With summer fast approaching, it's time for landlords to 'think outside the box' and consider the...
With summer fast approaching, it’s time for landlords to ‘think outside the box’ and consider the value a well-planned garden space can add to their rental property.
Local letting specialist, Glenn Wakeham who owns the Belvoir office at Woodbridge Rd in Guildford, says: “Whilst a great deal of importance is usually placed on ensuring the interior of a rented property is properly presented to new tenants, the outside space can also prove to be a deal clincher’.”
Gardens attached to rented accommodation can sometimes be viewed as a challenge, in terms of on-going maintenance and upkeep. But landlords can get it right by knowing the type of tenant they want to attract – and then creating an outside space that is both attractive and cost effective.
“The responsibility to maintain and keep tidy a garden more than often falls on the tenant, but landlords who have given thought to what an outside space should offer can make life much easier and trouble free for both parties,” adds Glenn.
“A well maintained garden can turn a small piece of land into another living room – especially in the summer months. It will add extra appeal when trying to attract new tenants by providing an attractive recreational area in which to relax, socialise and play.”
The key to success is in understanding the tenant profile and then providing a garden area relevant to their needs.
A family with young children might need a lawned area and space for play equipment. For others, a barbecue area, tree shaded spot, vegetable patch or greenhouse could be more appropriate - or would a hard paved area with a shed for storing bicycles or camping equipment be the best solution?
Any garden area that has been well thought out will not only add appeal, but will also be easier to check and manage – either by landlords themselves or by their letting agent.
Below is a list of Belvoir’s top tips to consider when adding extra garden appeal to your property investment.
In larger gardens:
Families with younger children tend to look for a rental property that provides a sizeable and safe area in which they can play.Lawned areas, with space to play games or sports and soft landscaped features such as sand pits, or tree bark surfaces for the housing of swings, slides or other play equipment, fit the bill.Perimeter fencing needs to be structurally sound, with secure gating but can be brightened with a trellis or climbing plants.For safety’s sake, ornamental ponds, prickly shrubs or plants that could create a skin irritation should be avoided. Beware of any planting that produces or sheds poisonous leaves or flowers.Bedded areas should contain plants that are either of a dwarf variety or very slow growing. Lawns can be treated with a product that reduces the need for weekly cutting by encouraging lateral rather than vertical grass growth.And finally, all paths and walkways should be even and firm and any brickwork or stone walls in good condition and well drained.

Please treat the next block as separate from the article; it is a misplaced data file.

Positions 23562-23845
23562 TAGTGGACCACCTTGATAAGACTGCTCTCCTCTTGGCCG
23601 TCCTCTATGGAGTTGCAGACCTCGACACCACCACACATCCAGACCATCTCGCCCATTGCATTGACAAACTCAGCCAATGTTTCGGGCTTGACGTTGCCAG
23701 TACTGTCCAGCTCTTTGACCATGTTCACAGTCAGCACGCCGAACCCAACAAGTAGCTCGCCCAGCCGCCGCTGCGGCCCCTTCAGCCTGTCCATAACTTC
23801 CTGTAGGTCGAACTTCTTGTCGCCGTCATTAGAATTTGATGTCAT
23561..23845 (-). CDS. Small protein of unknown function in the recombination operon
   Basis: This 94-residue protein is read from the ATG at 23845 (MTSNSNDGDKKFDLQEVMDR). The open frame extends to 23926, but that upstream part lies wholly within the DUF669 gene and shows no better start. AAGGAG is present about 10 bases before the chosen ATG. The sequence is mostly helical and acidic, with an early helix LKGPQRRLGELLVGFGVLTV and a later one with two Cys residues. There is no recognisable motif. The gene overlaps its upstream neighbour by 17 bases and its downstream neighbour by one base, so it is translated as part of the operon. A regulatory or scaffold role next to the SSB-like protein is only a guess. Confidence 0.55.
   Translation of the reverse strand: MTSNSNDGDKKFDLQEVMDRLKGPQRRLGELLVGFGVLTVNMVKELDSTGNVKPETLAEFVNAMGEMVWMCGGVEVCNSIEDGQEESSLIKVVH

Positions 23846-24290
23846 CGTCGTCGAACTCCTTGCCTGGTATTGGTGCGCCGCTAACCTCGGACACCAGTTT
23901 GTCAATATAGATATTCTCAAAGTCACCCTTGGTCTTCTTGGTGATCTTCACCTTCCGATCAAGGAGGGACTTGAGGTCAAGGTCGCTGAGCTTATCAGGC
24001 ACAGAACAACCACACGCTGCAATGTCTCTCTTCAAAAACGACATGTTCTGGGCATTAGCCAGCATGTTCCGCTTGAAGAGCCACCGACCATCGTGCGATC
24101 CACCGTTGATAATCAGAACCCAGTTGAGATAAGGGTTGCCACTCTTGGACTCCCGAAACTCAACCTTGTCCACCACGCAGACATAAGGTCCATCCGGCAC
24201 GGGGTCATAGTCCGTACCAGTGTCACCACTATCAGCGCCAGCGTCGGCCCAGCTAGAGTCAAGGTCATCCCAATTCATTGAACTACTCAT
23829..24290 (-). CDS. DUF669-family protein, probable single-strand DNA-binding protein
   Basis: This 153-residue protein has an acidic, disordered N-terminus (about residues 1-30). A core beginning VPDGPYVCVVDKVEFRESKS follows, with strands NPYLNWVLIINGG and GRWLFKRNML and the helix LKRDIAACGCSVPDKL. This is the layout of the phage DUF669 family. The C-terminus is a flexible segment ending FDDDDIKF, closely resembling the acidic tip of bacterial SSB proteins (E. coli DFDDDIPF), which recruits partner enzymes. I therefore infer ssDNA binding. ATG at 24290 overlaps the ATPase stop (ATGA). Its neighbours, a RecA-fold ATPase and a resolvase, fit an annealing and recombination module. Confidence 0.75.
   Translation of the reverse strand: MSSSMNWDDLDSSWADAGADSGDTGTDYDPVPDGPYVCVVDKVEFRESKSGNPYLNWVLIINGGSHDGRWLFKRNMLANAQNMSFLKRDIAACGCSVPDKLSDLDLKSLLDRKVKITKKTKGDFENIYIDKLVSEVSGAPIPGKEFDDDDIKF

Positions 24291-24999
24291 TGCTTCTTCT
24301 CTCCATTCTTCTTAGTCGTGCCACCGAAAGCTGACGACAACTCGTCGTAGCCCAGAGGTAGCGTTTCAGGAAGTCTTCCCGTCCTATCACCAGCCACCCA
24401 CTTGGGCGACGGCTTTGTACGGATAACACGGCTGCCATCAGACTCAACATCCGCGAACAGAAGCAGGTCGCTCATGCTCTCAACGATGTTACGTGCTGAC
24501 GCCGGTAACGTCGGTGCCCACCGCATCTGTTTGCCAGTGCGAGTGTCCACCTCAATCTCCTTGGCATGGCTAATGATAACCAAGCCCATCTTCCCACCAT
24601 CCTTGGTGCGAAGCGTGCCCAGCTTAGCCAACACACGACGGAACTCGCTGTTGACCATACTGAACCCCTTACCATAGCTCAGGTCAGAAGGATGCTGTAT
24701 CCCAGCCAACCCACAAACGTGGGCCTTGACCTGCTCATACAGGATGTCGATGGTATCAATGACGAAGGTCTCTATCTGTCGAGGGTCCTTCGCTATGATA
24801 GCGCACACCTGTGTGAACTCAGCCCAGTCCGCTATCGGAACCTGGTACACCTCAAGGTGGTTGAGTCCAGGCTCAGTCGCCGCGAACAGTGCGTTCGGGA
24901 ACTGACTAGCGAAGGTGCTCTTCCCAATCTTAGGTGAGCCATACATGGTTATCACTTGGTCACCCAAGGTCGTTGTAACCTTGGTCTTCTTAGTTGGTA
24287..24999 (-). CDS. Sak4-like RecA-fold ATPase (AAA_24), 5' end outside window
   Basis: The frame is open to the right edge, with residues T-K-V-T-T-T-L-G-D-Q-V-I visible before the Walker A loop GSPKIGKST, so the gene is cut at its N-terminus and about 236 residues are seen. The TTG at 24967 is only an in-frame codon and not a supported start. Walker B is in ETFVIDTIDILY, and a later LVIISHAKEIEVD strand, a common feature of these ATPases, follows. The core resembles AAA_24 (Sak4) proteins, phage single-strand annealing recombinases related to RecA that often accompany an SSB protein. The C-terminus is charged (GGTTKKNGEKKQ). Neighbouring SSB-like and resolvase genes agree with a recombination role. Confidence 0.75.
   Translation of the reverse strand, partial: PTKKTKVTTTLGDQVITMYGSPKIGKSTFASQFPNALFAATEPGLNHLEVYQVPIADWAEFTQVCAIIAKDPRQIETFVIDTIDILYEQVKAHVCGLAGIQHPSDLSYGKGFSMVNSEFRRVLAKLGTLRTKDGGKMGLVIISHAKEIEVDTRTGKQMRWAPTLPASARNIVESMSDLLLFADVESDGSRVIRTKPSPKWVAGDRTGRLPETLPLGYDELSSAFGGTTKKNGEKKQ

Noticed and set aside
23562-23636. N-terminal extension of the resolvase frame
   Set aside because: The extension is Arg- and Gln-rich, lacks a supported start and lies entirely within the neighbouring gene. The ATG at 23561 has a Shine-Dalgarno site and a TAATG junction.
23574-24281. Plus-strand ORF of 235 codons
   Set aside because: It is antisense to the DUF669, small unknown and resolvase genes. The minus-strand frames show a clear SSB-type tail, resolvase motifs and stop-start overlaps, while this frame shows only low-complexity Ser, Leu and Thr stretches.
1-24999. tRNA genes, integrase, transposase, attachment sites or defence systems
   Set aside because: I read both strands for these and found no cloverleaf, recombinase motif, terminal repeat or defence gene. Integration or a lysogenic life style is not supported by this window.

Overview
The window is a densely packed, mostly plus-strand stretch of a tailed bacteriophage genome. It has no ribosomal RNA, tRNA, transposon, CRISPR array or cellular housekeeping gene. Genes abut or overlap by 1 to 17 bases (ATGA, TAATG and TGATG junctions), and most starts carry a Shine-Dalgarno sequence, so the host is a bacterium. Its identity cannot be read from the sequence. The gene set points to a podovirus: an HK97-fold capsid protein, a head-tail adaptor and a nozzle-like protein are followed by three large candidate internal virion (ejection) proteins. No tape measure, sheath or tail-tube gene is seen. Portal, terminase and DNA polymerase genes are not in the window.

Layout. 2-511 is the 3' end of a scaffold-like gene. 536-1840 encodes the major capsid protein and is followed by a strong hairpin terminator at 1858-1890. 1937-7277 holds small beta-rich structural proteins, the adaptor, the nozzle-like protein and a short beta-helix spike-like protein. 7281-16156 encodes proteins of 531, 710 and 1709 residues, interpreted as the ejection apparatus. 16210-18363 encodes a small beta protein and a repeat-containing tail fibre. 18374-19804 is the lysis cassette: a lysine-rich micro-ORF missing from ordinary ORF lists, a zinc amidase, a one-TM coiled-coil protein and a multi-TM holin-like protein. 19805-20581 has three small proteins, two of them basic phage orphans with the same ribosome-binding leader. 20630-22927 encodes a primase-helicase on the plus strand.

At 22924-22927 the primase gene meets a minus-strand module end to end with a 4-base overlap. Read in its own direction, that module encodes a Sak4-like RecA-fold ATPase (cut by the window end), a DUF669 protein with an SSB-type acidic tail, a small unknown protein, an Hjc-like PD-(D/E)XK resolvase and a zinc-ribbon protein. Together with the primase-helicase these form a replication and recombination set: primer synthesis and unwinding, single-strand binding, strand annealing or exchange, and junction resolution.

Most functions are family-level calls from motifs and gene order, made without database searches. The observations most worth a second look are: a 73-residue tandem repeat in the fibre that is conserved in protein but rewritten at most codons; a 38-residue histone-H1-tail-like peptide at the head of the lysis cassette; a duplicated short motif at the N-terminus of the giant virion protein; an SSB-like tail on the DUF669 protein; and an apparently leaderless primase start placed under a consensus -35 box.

In smaller gardens:
More compact outside spaces lend themselves to low maintenance garden features.Create an area that uses or combines an attractive covering of coloured slate, gravel or stone. Remember to lay a plastic based membrane to suppress weed growth.Construct a patio area from block paving, natural stone paviors or timber decking. Build into the design a small rockery, planted with easy to maintain, weather durable and hardy alpines or heathers that require very little upkeep.Consider a small water feature, run by solar power, to add interest and the soothing sound of trickling water.Solar powered patio or garden lights will transform the look of a small garden area as the sun starts to go down.Wall mounted directional spotlights – operated from inside the property, can also add an extra glow and provide an illuminated area for barbecues. Units fitted with heat sensors will also double up as security lighting to help deter intruders at night.Also consider providing tenants with hardwearing patio furniture or park style bench seating on a hard standing surface. It will create a comfortable place, for ‘al fresco’ dining, that is very easy to maintain.
Some tenants will own equipment they would prefer to store outside the main property to help create more living space.Garden sheds or lockable, timber or moulded storage units will cater for this need.Greenhouses, garden ‘lean to’ structures, waste bin ‘tidies’ or stand-alone garages/workshops are other external features that can be incorporated into a garden layout – adding a valuable facility without detracting from any recreational space.Remember that garden tools (such as picks/ladders/ shovels etc.) are not only susceptible to being stolen, but could also be used to break into the main property.Be sure to secure shed or garage doors or frames with a strong lock/bolt mechanism and also consider providing battery operated security alarms and internal bolted anchorage points.
Glenn adds: “Most tenants will appreciate the use of an outside area when the weather is fine. Even apartment dwellers, with very limited outside space, like to sit out on a balcony to read, take in some sun, tend to pot plants and generally relax.
“By creating an attractive external extension to your rental property you are maximising on the pleasure a garden or patio will offer tenant clients. For relatively little outlay it’s a good investment that will reap its own rewards over years to come.”